JH: Pissed off. No changes from Cardiff, again. No Earnie on the bench, again.

This perhaps looked like it was going to come back to haunt Cardiff City manager Malky Mackay later in the game as it drifted towards a 1-1 draw, with both Joe and Phil making light of the lack of perhaps the most natural goal-scorer as an option.

PS: Get Earnie on....oh ok....erm Darcy Blake.
JH: Now would be a good time to make a change up front...oh wait.

Once the game got underway the first-half included a decent opening quarter of an hour and a strong penalty appeal for City but this was followed by little and was largely underwhelming.

MG: Very typical of our games this season especially away from home. Tight and scrappy
BM: We're almost 15 mins into a game which Cardiff dominated early stages.  After some nice early spells getting forward our creativity tap has been turned off here. Spark needed.

The handball incident looked a shoo-in penalty from the stands, and when the other club’s official media manager says this, I think it says all you need to know…..
BM: The call on Turner's handball could be read either way. He was looking forward with (admittedly) arms out, the ball landing on his fingers
So.  It should have been a penalty!

One aspect that will probably come as a surprise to many followers who feel that City are often too soft, their more physical approach gained some comment:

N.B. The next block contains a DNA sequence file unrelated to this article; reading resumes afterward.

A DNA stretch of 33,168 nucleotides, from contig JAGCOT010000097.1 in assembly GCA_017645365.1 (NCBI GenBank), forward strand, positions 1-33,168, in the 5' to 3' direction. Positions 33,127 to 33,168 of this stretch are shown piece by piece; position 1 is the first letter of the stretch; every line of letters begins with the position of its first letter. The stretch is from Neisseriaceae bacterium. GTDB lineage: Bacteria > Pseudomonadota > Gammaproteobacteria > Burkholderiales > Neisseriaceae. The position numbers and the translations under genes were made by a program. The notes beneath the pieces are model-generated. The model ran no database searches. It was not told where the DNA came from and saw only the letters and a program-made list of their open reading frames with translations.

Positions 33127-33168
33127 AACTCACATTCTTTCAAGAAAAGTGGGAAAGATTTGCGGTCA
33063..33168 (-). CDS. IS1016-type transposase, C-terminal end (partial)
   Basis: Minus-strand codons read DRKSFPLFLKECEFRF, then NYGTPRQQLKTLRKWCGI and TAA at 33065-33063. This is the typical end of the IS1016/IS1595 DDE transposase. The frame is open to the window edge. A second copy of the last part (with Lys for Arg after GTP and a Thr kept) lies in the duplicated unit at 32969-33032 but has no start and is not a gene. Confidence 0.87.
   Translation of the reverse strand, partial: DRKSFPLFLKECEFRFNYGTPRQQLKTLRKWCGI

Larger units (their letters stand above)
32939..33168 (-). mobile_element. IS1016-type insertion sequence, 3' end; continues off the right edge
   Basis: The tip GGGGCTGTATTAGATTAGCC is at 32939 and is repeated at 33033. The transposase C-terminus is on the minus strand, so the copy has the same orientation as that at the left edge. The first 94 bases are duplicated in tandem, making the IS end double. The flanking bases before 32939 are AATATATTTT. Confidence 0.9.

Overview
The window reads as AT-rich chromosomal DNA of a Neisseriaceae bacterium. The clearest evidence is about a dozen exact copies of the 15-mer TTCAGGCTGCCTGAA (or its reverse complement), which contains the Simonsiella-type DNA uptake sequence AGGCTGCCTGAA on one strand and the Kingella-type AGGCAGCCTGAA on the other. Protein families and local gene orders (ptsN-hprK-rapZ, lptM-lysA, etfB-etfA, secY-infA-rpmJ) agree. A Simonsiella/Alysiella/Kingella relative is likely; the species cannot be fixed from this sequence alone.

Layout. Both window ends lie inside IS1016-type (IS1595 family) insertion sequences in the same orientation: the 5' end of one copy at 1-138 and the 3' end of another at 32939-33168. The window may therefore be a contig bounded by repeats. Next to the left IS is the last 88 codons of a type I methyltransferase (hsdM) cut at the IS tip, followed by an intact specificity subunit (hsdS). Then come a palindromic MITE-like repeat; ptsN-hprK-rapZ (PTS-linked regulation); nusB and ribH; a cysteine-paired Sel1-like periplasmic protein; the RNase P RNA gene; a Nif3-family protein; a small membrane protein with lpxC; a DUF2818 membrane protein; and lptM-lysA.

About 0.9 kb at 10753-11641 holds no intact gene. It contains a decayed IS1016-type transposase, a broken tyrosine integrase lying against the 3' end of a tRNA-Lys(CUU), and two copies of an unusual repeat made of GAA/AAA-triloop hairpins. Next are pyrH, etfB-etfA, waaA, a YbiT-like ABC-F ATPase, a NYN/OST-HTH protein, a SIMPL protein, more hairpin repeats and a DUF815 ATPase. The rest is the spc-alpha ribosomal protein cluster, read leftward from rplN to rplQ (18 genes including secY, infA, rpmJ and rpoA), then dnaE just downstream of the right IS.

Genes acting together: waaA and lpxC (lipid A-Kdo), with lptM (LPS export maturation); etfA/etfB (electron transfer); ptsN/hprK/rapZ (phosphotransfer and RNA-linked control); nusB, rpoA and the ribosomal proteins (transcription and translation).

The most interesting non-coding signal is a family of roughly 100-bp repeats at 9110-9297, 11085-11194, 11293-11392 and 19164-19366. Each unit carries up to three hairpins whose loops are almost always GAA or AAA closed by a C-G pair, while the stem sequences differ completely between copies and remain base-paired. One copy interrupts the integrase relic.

PS: Some poor challenges from Bristol here. Whittingham targeted.
PS again, later on: Bristol City getting away with a lot of fouls.

The half was summed up perfectly on 45 minutes.
BM: Expect around three to four extra minutes added at the end of what has been a less than exciting first half.

There were three minutes, apparently…
BM: Mason!!! What a time to score!!! The goal was credited as a McManus own goal.. I really don't mind either way. A great way to end a half that lacked excitement. HT 0-1 City

Half-time chat generally centred on the low quality of the first half generated views on both teams and also hinted at the slightly fortunate nature of the opening goal.
JH: Well that's a pleasant surprise. Our league games on TV all seem to be dreadful this season. Bristol City are awful & we've been just as bad.  Still, I think winning tonight is more important than the performance...which is just as well, really
PS: Joe, our league games have mostly been crap from what I've seen. We're a lucky side.
JH: Don't think we're particularly lucky. I think we're a solid team that's slightly better than most in the league, but not much else.  We're pretty dire away from home mind, as is reflected in our away record.

The attendance also proved a talking-point, with fewer than one thousand away fans in an overall total of around 12,500.  What is for certain is that when a game is on TV, especially on Saturday tea-time, many fans – understandably – make the decision to save anything from £50 to £250 (depending on size of family and distance to travel) and make themselves comfortable on the sofa.